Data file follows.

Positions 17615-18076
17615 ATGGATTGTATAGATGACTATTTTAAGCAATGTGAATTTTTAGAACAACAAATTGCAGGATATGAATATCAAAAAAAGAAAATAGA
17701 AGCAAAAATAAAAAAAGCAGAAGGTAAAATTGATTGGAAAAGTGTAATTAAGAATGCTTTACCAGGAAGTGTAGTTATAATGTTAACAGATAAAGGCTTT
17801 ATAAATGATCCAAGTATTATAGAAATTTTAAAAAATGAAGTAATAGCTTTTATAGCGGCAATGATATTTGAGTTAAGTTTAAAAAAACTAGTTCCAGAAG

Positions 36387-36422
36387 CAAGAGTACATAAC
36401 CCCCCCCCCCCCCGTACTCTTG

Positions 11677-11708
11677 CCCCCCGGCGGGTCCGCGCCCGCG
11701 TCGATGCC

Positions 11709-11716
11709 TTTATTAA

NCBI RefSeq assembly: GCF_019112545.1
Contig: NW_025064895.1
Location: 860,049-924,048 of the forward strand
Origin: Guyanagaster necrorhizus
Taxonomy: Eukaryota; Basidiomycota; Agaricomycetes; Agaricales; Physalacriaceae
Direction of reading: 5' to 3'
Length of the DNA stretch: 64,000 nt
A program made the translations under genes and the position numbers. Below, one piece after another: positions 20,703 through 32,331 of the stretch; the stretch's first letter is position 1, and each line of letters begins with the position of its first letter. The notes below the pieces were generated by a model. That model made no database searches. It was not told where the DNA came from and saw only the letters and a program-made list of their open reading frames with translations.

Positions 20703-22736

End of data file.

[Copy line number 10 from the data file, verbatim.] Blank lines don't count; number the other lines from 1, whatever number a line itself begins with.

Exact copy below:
11701 TCGATGCC